New York, NY-NJ-PA suffered a similar fate, losing its only county in Pennsylvania --- the 61,000 loss reduces the metropolitan area’s population to 19,557,000. This is a more than half a million loss from the 20,140,000 counted in the 2020 census. The loss is more than the combined population of New York state’s second and third largest cities, Buffalo and Rochester. The metropolitan area’s name has reverted to New York, NY-NJ, at least temporarily.

Washington, DC-VA-MD-WV lost 109,000 residents, with Calvert County, Maryland and Madison County, Virginia removed from the metropolitan area.

New Estimates Early Next Year

New metropolitan area population estimates are due out in March of 2024. It seems likely that there will be other counties that are removed as post-2020 data accounts for the larger number of workers from home than preceded the pandemic. The era of the ever expanding metropolitan area, as defined by work trips to the urban area, could have reached a critical inflection point.

Wendell Cox is principal of Demographia, an international public policy firm located in the St. Louis metropolitan area. He is a founding senior fellow at the Urban Reform Institute, Houston, a Senior Fellow with the Frontier Centre for Public Policy in Winnipeg and a member of the Advisory Board of the Center for Demographics and Policy at Chapman University in Orange, California. He has served as a visiting professor at the Conservatoire National des Arts et Metiers in Paris. His principal interests are economics, poverty alleviation, demographics, urban policy and transport. He is co-author of the annual Demographia International Housing Affordability Survey and author of Demographia World Urban Areas.

Mayor Tom Bradley appointed him to three terms on the Los Angeles County Transportation Commission (1977-1985) and Speaker of the House Newt Gingrich appointed him to the Amtrak Reform Council, to complete the unexpired term of New Jersey Governor Christine Todd Whitman (1999-2002). He is author of War on the Dream: How Anti-Sprawl Policy Threatens the Quality of Life and Toward More Prosperous Cities: A Framing Essay on Urban Areas, Transport, Planning and the Dimensions of Sustainability.

Photos: Thomson200 via Wikimedia under CC 1.0 License.

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Major Metropolitan Area (& Fomer Major Metropolitan Area) Population After New Delineation
Rank Metropolitan Area New Population Former 2020 Population Change
1 New York, NY-NJ 19,557,311 19,617,869 -60,558
2 Los Angeles, CA 12,872,322 12,872,322 0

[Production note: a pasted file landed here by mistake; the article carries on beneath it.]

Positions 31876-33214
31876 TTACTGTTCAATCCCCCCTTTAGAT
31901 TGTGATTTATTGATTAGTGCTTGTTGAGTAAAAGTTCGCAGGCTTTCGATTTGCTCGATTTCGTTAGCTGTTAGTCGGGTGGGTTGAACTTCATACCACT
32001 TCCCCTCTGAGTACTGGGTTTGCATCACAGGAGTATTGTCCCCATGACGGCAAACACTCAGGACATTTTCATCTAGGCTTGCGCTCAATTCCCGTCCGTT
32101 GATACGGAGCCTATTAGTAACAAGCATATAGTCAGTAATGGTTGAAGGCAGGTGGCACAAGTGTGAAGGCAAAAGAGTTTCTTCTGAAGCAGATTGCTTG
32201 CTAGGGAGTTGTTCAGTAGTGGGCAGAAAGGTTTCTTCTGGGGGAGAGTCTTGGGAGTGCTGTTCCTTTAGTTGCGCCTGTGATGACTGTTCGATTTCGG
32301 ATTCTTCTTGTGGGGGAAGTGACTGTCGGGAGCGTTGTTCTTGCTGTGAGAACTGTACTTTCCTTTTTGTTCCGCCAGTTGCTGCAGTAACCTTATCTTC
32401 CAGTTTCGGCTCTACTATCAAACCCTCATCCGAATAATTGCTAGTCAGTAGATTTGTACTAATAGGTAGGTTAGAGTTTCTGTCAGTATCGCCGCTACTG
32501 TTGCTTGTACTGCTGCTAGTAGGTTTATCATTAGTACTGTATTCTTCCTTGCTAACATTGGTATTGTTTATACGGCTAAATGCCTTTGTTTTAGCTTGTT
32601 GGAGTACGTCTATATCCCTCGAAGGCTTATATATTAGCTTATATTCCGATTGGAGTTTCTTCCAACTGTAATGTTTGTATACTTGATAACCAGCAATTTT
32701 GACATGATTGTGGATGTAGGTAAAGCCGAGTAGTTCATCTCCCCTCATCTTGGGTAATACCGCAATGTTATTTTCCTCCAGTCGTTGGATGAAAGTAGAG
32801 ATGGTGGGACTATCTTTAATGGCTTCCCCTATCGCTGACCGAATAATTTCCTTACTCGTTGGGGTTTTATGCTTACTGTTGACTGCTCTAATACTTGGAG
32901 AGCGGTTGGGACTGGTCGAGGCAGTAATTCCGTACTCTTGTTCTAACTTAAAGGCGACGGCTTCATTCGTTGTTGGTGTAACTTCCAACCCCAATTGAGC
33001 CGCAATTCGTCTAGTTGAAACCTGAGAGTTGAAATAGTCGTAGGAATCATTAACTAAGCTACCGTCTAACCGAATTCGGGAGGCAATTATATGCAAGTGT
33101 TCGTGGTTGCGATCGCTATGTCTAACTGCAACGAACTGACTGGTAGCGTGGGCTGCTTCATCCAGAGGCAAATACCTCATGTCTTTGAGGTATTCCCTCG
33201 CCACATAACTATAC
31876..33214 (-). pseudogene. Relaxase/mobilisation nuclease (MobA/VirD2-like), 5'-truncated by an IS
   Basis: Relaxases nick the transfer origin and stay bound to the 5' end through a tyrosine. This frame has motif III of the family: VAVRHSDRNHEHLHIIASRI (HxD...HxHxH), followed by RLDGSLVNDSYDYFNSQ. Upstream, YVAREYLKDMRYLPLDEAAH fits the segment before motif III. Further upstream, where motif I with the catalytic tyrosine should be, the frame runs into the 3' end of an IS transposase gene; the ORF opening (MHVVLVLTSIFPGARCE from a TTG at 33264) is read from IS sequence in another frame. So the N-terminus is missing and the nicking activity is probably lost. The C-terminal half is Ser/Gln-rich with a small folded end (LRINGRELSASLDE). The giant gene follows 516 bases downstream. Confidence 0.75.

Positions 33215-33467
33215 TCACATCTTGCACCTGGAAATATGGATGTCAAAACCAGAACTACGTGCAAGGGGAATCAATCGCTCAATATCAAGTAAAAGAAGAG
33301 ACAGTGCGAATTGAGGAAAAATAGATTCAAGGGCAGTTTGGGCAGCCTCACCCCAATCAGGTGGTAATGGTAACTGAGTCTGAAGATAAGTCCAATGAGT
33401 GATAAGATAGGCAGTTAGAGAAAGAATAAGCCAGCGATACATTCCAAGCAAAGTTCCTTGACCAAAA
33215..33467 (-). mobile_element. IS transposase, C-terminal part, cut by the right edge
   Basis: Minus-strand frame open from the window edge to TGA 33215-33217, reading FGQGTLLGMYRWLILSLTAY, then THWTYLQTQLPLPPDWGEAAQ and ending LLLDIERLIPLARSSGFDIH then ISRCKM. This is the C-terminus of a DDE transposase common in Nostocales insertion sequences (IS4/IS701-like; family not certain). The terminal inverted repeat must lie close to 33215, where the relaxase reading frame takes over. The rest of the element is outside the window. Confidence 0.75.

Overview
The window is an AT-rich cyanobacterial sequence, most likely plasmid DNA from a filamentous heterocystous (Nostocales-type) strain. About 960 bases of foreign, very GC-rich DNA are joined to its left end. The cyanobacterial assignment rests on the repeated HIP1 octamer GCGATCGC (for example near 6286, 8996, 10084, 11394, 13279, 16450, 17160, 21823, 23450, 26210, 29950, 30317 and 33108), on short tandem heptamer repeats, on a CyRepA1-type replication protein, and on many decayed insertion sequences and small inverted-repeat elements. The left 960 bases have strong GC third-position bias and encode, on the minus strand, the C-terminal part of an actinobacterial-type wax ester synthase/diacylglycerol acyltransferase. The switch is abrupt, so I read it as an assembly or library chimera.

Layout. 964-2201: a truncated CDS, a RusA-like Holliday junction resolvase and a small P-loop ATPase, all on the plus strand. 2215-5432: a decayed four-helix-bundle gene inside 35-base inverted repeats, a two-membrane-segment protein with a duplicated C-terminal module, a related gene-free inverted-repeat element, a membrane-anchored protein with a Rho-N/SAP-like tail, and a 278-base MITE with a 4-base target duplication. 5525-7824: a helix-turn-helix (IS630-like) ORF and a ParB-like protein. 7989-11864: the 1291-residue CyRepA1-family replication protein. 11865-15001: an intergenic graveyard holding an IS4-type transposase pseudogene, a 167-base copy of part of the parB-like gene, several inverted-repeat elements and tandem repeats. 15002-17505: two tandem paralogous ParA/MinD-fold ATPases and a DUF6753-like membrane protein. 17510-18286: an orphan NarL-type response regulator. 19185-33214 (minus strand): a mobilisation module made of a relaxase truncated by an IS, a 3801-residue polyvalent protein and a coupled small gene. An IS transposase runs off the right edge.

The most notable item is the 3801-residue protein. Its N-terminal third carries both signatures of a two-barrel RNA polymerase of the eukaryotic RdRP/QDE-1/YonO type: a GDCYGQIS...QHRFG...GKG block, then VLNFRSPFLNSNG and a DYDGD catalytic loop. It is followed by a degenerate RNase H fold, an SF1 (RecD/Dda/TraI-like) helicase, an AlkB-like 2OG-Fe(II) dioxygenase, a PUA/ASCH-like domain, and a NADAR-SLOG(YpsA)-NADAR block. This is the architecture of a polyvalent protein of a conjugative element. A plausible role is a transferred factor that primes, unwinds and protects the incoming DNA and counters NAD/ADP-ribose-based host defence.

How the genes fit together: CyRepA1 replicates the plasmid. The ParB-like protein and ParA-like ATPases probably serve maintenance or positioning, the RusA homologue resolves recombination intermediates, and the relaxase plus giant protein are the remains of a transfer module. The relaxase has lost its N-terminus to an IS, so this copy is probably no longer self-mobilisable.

3 Chicago, IL-IN 9,274,140 9,441,957 -167,817
4 Dallas-Fort Worth, TX 7,943,685 7,943,685 0
5 Houston, TX 7,368,466 7,340,118 28,348
6 Washington, DC-VA-MD-WV 6,265,183 6,373,756 -108,573
7 Philadelphia, PA-NJ-DE-MD 6,241,164 6,241,164 0
8 Atlanta, GA 6,237,435 6,222,106 15,329
9 Miami, FL 6,139,340 6,139,340 0
10 Phoenix, AZ 5,015,678 5,015,678 0
11 Boston, MA-NH 4,900,550 4,900,550 0
12 Riverside-San Bernardino, CA 4,667,558 4,667,558 0
13 San Francisco, CA 4,579,599 4,579,599 0
14 Detroit, MI 4,345,761 4,345,761 0
15 Seattle, WA 4,034,248 4,034,248 0
16 Minneapolis-St. Paul, MN-WI 3,693,729 3,693,729 0
17 Tampa-St. Petersburg, FL 3,290,730 3,290,730 0
18 San Diego, CA 3,276,208 3,276,208 0
19 Denver, CO 2,985,871 2,985,871 0
20 Baltimore, MD 2,835,672 2,835,672 0
21 St. Louis,, MO-IL 2,801,319 2,801,319 0
22 Orlando, FL 2,764,182 2,764,182 0
23 Charlotte, NC-SC 2,756,069 2,756,069 0
24 San Antonio, TX 2,655,342 2,655,342 0
25 Portland, OR-WA 2,509,489 2,509,489 0
26 Pittsburgh, PA 2,434,021 2,349,172 84,849
27 Austin, TX 2,421,115 2,421,115 0
28 Sacramento, CA 2,416,702 2,416,702 0
29 Las Vegas, NV 2,322,985 2,322,985 0
30 Cincinnati, OH-KY-IN 2,258,099 2,265,051 -6,952
31 Kansas City, MO-KS 2,209,494 2,209,494 0
32 Columbus, OH 2,161,511 2,161,511 0
33 Cleveland, OH 2,160,146 2,063,132 97,014
34 Indianapolis. IN 2,119,839 2,141,779 -21,940
35 Nashville, TN 2,072,283 2,046,828 25,455
36 San Jose, CA 1,938,524 1,938,524 0
37 Virginia Beach-Norfolk, VA-NC 1,787,188 1,806,840 -19,652
38 Jacksonville, FL 1,675,668 1,675,668 0
39 Providence, RI-MA 1,673,802 1,673,802 0
40 Milwaukee,WI 1,559,792 1,559,792 0
41 Raleigh, NC 1,484,338 1,484,338 0
42 Oklahoma City, OK 1,459,380 1,459,380 0
43 Louisville, KY-IN 1,361,946 1,284,553 77,393
44 Memphis, TN-MS-AR 1,339,855 1,332,305 7,550
45 Richmond, VA 1,339,182 1,339,182 0
46 Salt Lake City, UT 1,266,191 1,266,191 0
47 Birmingham, AL 1,181,196 1,116,857 64,339
48 Fresno, CA 1,175,446 1,015,190 160,256
49 Buffalo, NY 1,161,192 1,161,192 0
50 Hartford, CT 1,158,069 1,156,852 1,217
51 Grand Rapids, MI 1,157,752 1,094,198 63,554
52 Tucson, AZ 1,057,597 1,057,597 0
53 Rochester, NY 1,056,701 1,081,152 -24,451
54 Tulsa, OK 1,034,123 1,034,123 0
  New Orleans. LA 972,913 1,246,176 -273,263
  Honolulu, HI 995,638 995,638 0
    New Population Former 2020 Population Change
  Totals: Population & Change Since 2020 189,423,739 189,481,641 -57,902
Derived from Census Bureau data